# LING 683 Lecture notes: Fall 2024

# Preface

These are lecture notes for LING 683, *Advanced Quantative Methods*, taught in McGill Linguistics in Fall 2024. The notes are organized as a Quarto book.

The last update to these notes was on the “Published” date above.

**These notes assume you have done readings** indicated at the beginning of the chapter, each of which corresponds roughly to a week of the course. The course schedule, with readings, is here.

These notes include:

**Applications to linguistic data**of concepts from the reading to linguistic data**Practical illustration**of topics from the reading**Exercises**: to be done in class, or on your own time**Homework problems**: to be turned in for assessment.

Although I’m writing these notes with LING 683 in mind, I hope that they can (eventually) also be of use as a study guide for language scientists interested in expanding their quantitative toolbox. Here is the introduction to the course syllabus, which should give a sense of whether these materials could be helpful for you:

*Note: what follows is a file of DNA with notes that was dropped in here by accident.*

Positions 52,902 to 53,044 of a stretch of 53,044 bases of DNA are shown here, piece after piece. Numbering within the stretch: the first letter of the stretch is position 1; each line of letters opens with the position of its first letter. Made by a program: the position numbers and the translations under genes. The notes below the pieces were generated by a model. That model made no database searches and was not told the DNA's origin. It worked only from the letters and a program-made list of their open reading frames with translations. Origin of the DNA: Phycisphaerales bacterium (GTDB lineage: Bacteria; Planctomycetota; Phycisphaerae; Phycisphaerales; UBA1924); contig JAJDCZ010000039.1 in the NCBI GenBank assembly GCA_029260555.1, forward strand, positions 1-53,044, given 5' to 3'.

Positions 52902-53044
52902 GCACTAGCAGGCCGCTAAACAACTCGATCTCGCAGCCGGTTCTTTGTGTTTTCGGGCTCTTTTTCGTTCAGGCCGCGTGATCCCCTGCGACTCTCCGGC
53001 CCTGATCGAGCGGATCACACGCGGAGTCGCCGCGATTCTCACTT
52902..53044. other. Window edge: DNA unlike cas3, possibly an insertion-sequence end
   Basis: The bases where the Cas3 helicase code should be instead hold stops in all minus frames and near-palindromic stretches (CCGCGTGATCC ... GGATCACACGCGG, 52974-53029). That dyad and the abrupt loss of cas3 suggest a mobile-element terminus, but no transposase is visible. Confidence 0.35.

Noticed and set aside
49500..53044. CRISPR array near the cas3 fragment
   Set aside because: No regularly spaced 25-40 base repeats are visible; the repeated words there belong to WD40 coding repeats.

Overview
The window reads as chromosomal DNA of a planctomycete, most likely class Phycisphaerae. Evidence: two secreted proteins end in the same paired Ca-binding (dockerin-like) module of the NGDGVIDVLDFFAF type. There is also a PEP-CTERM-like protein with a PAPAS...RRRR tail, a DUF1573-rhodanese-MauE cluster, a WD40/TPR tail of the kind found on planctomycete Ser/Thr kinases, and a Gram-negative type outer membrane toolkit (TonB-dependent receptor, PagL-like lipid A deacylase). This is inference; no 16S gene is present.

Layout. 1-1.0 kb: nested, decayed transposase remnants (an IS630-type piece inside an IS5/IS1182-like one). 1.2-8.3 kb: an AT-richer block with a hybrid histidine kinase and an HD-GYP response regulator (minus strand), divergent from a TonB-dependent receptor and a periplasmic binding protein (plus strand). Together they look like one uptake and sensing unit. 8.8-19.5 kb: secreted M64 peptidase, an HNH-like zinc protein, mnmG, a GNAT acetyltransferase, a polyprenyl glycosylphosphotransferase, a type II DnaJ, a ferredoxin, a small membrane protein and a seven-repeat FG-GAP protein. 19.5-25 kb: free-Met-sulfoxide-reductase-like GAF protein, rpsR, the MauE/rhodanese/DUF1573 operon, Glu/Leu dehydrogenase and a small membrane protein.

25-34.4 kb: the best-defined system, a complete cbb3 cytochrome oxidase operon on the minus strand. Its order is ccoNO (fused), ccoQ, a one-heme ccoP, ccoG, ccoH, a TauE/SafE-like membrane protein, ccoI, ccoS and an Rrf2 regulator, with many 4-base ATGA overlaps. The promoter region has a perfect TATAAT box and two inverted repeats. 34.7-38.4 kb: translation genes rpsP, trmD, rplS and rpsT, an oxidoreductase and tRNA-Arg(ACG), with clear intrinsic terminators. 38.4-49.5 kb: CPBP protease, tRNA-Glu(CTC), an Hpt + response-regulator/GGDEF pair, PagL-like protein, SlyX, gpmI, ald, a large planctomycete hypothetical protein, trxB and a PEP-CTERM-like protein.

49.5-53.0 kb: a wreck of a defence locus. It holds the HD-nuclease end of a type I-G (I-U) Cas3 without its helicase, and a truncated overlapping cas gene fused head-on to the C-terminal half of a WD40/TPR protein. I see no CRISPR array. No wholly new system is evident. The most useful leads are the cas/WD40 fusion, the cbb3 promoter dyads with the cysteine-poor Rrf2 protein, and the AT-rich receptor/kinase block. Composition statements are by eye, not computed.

“This is a second course on quantitative methods for analyzing linguistic data. It follows LING 620, where we focused on regression modeling using R, up to linear and logistic mixed-effects models. Using this as a starting point, our goals are to broaden your conceptual knowledge and methodological toolkit of quantitative methods, in order to broaden the research questions you can ask and the types of data you can analyze. This term we will cover (a) Bayesian data analysis and (b) generalized additive (mixed) models, along the way introducing (c) model types beyond linear and logistic (e.g. multinomial, Poisson) and (d) possibly other current methods (e.g. functional data analysis). These methods are increasingly used to analyze linguistic data, but are relatively new to language scientists, and standard tools and best practices for practical applications are evolving. A theme of the course is practical application, and a primary goal is developing a sufficiently strong basis in (a)–(c) that you will be able to figure out the quantitative methods needed to analyze your data in the future.”